The California Chamber of Commerce is urging senators to oppose legislation that proposes to limit the technology needed to reach the state’s carbon neutrality goals.
AB 1395 (Muratsuchi; D-Torrance) more than doubles the state’s carbon goal while imposing limits on the use of technology to reduce carbon emissions.
California can be a climate technology leader, but AB 1395 undermines that ability. It sends tech investors a message to take their investment dollars elsewhere, a market signal that will limit the use of technology to meet climate goals.
As the CalChamber has pointed out to legislators, the California Air Resources Board (CARB) Scoping Plan report is scheduled to be released in spring 2022. By not getting ahead of the CARB process, the Legislature can review the Scoping Plan Report and set goals with better knowledge next year.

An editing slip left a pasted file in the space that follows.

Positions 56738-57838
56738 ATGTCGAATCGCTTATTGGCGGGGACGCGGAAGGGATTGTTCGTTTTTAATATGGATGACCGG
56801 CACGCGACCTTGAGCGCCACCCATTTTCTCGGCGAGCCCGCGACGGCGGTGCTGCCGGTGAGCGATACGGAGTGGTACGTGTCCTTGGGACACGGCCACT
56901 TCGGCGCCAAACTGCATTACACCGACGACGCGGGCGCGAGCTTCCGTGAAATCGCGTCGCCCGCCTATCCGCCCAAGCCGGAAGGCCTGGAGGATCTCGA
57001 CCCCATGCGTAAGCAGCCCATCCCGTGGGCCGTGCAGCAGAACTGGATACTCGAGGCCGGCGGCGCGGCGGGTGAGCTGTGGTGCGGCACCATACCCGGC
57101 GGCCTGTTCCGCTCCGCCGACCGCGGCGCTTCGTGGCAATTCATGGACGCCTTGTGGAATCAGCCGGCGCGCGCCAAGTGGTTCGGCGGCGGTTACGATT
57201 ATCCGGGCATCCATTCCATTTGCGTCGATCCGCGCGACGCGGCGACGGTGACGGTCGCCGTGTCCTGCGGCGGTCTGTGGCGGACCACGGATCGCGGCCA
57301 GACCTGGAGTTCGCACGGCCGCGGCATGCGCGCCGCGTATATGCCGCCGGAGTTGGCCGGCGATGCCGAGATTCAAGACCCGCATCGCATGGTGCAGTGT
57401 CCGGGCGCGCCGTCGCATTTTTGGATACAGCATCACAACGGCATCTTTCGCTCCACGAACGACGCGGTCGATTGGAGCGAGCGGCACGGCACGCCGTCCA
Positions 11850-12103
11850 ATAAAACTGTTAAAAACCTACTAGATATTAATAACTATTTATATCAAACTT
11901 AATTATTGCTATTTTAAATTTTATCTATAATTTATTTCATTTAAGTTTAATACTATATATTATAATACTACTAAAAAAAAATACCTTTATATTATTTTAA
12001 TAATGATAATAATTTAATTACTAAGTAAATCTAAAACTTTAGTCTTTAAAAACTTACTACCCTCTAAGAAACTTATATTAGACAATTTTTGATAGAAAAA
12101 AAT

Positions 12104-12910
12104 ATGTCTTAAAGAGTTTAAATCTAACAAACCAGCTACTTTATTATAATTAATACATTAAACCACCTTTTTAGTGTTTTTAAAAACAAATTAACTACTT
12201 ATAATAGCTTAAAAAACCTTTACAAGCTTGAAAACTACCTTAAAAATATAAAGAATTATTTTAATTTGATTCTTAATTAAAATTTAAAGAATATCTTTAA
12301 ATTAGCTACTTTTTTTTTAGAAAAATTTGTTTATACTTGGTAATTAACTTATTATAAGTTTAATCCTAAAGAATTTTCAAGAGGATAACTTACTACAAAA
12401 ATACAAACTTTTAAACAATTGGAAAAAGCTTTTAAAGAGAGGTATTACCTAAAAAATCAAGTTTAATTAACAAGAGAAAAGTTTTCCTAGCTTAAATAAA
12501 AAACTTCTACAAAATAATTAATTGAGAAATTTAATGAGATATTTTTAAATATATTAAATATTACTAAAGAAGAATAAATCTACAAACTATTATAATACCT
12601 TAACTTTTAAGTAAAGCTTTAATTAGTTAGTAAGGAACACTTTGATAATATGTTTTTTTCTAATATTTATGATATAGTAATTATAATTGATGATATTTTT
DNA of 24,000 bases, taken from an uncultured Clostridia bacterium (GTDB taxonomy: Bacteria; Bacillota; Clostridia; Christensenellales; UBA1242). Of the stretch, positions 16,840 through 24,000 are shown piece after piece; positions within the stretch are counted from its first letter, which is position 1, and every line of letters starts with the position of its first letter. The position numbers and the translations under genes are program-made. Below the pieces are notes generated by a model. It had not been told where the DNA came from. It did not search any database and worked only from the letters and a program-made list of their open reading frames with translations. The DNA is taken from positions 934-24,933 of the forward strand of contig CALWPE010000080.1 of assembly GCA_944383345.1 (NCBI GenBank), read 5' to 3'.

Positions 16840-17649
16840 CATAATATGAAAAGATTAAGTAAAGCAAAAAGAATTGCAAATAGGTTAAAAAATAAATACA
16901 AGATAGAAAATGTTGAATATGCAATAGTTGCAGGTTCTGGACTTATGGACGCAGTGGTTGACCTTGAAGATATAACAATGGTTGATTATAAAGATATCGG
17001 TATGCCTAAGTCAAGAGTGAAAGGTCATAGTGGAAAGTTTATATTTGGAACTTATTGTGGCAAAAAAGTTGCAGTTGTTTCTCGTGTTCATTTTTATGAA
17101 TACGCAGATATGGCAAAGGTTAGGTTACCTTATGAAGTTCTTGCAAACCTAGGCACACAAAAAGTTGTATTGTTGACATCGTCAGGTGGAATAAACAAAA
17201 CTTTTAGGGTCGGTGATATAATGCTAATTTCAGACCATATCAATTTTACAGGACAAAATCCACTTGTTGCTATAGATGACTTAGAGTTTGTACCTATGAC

The Scoping Plan will report on subjects such as pathways for California to get to carbon neutrality by 2045 and 2035. The report will include environmental and economic analyses.
If the Legislature doesn’t wait for the Scoping Plan report, the broad mandate wouldn’t come back for the Legislature to revisit until 2035.
AB 1395 also limits economic development. It bans the use of carbon capture and sequestration in certain oil industries.
Also problematic is the bill’s banning of carbon capture where it would cause any “adverse impact” — an undefined term that could be interpreted as broadly as similar terms have been, such as under the California Environmental Quality Act.
Companies are scrambling to address the climate crisis in any way possible. Sending the market signal that carbon technology will be accepted and encouraged in California is one of many ways to reduce and negate global carbon emissions.
To keep California on track to reach its climate goals, senators should oppose AB 1395 when it comes before them for consideration.
Staff Contact: Leah Silverthorn